Re:not a fan (3, Informative)

i kan reed (749298) | about a year ago | (#43756727)

Check out the 50th anniversary special this year. I have heard that your wish will granted(temporarily).

Re:not a fan (3, Insightful)

Nemyst (1383049) | about a year ago | (#43756281)

Can you tell me what's wrong with pretty colors and snappy writing? Those are the kinds of claims that infuriate me. Would I want to have more science-fiction in Abrams Trek? Yes, of course. Why would it need to come at the expense of good visuals and snappy writing, though? All it does is reinforce the idea that modern "cool" movies or TV shows can't possibly have depth, or that deep movies and TV shows need to look shitty and have wooden, sluggish dialogue.

Re:not a fan (1)

Anonymous Coward | about a year ago | (#43756509)

Talking fast is not equal to intelligent, or witty dialogue. Usually, its just a way to mask over the inanity of the script.

Re:not a fan (5, Insightful)

i kan reed (749298) | about a year ago | (#43756747)

It's not that it can't be. It's that it isn't. Name one intellectually interesting occurrence in Star Trek(2009), that raises questions of any sort.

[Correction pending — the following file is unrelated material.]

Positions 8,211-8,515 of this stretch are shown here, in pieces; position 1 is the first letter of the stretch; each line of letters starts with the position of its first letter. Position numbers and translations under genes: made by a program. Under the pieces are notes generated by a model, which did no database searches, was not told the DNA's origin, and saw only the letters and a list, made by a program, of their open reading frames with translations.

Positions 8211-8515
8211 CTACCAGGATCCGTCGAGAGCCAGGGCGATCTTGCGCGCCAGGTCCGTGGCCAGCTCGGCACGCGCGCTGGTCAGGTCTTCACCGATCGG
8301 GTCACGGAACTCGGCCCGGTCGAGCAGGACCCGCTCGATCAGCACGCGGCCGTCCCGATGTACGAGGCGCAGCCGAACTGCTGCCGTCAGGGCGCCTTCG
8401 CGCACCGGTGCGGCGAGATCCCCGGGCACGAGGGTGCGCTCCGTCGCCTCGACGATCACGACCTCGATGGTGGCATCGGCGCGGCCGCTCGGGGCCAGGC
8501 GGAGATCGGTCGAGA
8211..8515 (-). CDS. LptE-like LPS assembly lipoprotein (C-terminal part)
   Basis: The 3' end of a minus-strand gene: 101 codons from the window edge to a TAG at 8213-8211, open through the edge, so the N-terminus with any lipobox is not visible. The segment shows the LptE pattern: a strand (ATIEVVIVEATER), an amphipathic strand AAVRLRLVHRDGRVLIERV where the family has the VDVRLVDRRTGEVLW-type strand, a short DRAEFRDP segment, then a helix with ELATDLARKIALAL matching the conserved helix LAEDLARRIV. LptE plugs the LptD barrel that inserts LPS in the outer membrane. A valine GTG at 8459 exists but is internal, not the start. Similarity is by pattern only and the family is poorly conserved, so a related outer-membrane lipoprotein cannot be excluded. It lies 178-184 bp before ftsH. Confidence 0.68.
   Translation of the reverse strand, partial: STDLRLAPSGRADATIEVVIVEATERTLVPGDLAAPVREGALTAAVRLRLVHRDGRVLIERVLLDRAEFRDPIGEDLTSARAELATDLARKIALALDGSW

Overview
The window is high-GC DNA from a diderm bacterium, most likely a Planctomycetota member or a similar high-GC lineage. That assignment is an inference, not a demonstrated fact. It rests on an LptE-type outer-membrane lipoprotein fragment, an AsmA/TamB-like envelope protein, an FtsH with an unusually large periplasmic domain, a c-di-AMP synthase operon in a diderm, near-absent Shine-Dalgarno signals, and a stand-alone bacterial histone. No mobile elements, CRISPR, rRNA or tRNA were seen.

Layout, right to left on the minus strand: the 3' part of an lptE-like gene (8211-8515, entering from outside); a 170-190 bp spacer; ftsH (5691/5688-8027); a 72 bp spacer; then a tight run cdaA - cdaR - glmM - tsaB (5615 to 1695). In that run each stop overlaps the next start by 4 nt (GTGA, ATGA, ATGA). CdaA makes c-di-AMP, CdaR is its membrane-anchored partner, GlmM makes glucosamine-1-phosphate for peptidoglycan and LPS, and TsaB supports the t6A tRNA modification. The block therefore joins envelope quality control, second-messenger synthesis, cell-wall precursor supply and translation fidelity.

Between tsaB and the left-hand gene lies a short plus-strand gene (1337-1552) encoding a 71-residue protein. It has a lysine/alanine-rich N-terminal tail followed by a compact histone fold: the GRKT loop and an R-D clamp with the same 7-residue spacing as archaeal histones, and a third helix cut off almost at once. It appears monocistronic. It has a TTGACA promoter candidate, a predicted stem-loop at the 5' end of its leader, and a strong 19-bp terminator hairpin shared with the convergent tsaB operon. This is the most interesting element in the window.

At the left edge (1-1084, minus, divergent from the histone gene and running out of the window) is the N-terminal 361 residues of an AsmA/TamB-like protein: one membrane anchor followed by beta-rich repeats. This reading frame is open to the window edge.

Re:not a fan (0)

Anonymous Coward | about a year ago | (#43756975)

Bet that wet blanket is a blast at parties.

Re:not a fan (2)

paiute (550198) | about a year ago | (#43756381)

I'd like to see what Steven Moffat could do with Star Trek.

Re:not a fan (3, Insightful)

emag (4640) | about a year ago | (#43756817)

Probably make me dislike Star Trek as much as I'm beginning to dislike Doctor Who. Which is ironic, considering my favorite Tennant episodes were written by Moffat, but now that he's in control, it feels like every episode has to be more over-the-top than the one before it, especially in series 7.5.

Re:not a fan (1, Insightful)

DogDude (805747) | about a year ago | (#43756463)

Star Trek was a rare bastion of (semi)intellectualism on television, technobabble aside.

Wow. Really?

Re:not a fan (3, Interesting)

dublin (31215) | about a year ago | (#43756767)

And Firefly was a bit higher on the scale, while Max Headroom may actually have been the zenith...

Re:not a fan (1)

amiga3D (567632) | about a year ago | (#43756401)

I like the older ones for what they were. The newer ones are good for what they are. It's just an action flick and has little to say but it's a cool action flick. Not being a purist that's good enough for me, I just wish it was more.